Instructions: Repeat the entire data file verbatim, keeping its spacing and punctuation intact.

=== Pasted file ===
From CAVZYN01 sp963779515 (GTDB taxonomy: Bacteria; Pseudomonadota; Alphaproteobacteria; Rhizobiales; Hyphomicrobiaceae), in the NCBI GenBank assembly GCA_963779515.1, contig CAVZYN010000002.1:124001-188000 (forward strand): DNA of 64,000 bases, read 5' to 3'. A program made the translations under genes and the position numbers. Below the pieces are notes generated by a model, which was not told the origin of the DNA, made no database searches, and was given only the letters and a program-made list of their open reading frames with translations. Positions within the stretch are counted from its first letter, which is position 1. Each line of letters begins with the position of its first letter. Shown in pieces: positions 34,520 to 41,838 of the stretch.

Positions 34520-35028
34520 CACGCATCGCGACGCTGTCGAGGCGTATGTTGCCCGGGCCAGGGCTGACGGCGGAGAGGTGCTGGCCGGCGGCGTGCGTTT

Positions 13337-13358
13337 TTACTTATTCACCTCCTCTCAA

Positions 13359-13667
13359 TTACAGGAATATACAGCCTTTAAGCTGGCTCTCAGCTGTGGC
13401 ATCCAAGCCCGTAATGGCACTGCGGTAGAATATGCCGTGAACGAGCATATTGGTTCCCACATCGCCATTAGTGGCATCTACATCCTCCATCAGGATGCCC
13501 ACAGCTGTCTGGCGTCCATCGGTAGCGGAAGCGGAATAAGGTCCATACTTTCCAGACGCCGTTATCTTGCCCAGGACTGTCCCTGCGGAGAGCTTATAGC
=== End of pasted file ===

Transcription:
From CAVZYN01 sp963779515 (GTDB taxonomy: Bacteria; Pseudomonadota; Alphaproteobacteria; Rhizobiales; Hyphomicrobiaceae), in the NCBI GenBank assembly GCA_963779515.1, contig CAVZYN010000002.1:124001-188000 (forward strand): DNA of 64,000 bases, read 5' to 3'. A program made the translations under genes and the position numbers. Below the pieces are notes generated by a model, which was not told the origin of the DNA, made no database searches, and was given only the letters and a program-made list of their open reading frames with translations. Positions within the stretch are counted from its first letter, which is position 1. Each line of letters begins with the position of its first letter. Shown in pieces: positions 34,520 to 41,838 of the stretch.

Positions 34520-35028
34520 CACGCATCGCGACGCTGTCGAGGCGTATGTTGCCCGGGCCAGGGCTGACGGCGGAGAGGTGCTGGCCGGCGGCGTGCGTTT

Positions 13337-13358
13337 TTACTTATTCACCTCCTCTCAA

Positions 13359-13667
13359 TTACAGGAATATACAGCCTTTAAGCTGGCTCTCAGCTGTGGC
13401 ATCCAAGCCCGTAATGGCACTGCGGTAGAATATGCCGTGAACGAGCATATTGGTTCCCACATCGCCATTAGTGGCATCTACATCCTCCATCAGGATGCCC
13501 ACAGCTGTCTGGCGTCCATCGGTAGCGGAAGCGGAATAAGGTCCATACTTTCCAGACGCCGTTATCTTGCCCAGGACTGTCCCTGCGGAGAGCTTATAGC